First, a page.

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How could we use the phrases “ in fact” or the word “indeed”? This is a quite complicated matter to learn this. I have read about their usages on the website, but could not understand unfortunately. Please explain in simple words how can we use it, why we use it and when we use it. Give some examples please if possible. Regards, Rox

Hello Rox4090,

Have you tried reading the entries for 'indeed' and 'in fact' in different dictionaries? I've put links to the Cambridge Dictionary, but I'd also recommend trying others, e.g. Oxford, Merriam-Webster, Longman and Collins. The definitions should help and then the example sentences should also be really useful.

If you have any specific questions after reading through those, please let us know.

All the best,
Kirk
The LearnEnglish Team

clover315 提交于 周一, 19/02/2018 - 05:47

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Hello, I'd like to ask a question about exclamator. Take an example: How interesting the films are! In writing, is it also correct to write "How interesting films are!". Can I leave out "the" in that case? Thanks in advance.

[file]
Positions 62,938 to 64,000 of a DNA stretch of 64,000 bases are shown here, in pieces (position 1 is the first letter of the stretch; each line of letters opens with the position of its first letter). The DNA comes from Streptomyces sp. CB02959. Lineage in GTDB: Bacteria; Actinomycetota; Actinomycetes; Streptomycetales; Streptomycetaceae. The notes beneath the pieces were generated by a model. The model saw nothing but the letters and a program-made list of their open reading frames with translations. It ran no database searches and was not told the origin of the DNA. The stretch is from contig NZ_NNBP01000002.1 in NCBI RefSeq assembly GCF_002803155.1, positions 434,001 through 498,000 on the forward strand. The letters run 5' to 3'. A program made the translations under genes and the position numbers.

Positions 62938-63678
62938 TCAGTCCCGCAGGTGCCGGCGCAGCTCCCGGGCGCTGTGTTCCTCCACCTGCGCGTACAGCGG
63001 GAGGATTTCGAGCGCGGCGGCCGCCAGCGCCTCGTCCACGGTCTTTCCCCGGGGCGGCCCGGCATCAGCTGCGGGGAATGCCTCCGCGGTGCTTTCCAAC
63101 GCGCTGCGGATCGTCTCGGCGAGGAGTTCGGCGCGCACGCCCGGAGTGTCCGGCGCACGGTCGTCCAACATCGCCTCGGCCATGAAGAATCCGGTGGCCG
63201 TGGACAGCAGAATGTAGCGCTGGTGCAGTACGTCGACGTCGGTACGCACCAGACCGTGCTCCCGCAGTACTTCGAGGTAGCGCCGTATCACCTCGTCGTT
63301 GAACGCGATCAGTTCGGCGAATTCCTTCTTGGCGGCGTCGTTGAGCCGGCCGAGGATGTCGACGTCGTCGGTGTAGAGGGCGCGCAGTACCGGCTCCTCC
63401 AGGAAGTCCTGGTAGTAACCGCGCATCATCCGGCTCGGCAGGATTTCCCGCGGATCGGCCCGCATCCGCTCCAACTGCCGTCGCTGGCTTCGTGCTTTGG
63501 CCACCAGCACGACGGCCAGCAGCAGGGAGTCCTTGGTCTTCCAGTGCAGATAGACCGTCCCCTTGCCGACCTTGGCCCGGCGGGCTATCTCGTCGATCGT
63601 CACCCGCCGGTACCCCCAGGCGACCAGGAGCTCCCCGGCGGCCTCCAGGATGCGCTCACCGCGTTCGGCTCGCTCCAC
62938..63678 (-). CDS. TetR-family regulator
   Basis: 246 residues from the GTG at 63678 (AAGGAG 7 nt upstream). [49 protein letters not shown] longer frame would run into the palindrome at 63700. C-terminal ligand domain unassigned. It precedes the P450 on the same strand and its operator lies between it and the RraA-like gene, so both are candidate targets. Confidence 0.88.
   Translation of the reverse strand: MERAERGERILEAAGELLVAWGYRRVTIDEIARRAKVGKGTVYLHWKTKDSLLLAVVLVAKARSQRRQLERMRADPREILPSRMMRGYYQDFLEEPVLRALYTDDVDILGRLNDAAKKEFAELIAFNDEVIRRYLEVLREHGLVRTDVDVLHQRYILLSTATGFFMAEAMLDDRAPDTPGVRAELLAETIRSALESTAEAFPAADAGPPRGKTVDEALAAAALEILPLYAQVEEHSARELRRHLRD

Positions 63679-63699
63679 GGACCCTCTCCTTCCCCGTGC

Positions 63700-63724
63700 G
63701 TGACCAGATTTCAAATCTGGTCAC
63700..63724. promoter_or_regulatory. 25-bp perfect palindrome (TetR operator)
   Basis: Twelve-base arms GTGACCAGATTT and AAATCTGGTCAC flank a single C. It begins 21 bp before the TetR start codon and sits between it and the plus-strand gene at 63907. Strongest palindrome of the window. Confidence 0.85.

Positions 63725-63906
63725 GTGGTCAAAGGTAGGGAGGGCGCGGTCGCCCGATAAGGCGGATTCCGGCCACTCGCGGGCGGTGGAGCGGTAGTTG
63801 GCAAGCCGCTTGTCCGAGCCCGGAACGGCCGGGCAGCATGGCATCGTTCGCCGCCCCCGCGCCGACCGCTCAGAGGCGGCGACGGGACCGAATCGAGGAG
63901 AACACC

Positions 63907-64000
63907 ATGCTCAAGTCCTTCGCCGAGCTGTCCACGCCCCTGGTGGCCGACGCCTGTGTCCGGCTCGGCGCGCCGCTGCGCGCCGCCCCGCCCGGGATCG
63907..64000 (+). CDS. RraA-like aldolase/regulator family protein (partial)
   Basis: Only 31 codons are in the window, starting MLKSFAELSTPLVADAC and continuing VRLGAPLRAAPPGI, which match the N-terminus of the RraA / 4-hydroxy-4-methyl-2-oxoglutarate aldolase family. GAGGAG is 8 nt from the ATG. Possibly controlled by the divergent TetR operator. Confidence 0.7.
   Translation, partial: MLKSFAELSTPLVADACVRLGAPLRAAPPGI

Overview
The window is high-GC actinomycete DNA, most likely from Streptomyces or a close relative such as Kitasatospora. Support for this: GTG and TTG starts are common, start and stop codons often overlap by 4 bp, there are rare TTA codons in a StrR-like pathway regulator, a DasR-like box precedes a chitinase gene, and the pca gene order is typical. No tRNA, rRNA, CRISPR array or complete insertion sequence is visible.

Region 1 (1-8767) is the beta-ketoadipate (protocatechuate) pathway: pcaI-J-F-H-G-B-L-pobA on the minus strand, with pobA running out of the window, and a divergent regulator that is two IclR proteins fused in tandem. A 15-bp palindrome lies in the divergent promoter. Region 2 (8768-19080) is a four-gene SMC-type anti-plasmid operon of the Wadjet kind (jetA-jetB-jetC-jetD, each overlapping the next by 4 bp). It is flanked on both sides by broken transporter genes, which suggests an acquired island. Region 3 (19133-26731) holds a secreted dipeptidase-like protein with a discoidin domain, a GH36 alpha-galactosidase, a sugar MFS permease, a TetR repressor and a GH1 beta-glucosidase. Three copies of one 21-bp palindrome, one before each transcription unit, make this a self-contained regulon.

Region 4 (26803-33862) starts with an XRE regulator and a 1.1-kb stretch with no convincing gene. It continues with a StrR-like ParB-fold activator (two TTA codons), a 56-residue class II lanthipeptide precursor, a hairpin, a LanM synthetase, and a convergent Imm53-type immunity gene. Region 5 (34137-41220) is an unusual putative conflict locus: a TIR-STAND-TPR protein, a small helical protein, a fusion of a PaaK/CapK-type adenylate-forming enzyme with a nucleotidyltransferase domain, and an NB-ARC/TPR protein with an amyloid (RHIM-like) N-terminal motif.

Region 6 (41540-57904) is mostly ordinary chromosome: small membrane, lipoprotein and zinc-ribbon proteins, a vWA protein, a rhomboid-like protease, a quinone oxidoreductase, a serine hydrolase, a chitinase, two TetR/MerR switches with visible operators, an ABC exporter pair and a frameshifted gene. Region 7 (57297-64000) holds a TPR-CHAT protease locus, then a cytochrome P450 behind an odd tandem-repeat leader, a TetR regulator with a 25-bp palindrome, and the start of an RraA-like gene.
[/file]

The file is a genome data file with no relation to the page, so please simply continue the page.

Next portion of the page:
Hello clover315,

Yes, you can say this without the definite article. However, the meaning changes:

How interesting the films are! [a particular group or selection of films, such as those being shown at a film festival]

How interesting films are! [films in general]

 

Peter

The LearnEnglish Team

Jaypee 提交于 周四, 15/02/2018 - 14:28

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Is it neccessary to place determiners and quantifiers just before the nouns??

Hello Jaypee,

Adjectives and numbers come between determiners and quantifiers and the nouns they accompany:

The red house

The two sheep

Other than these the determiner or quantifier generally come immediately before the noun unless the word order is changed for rhetorical effect: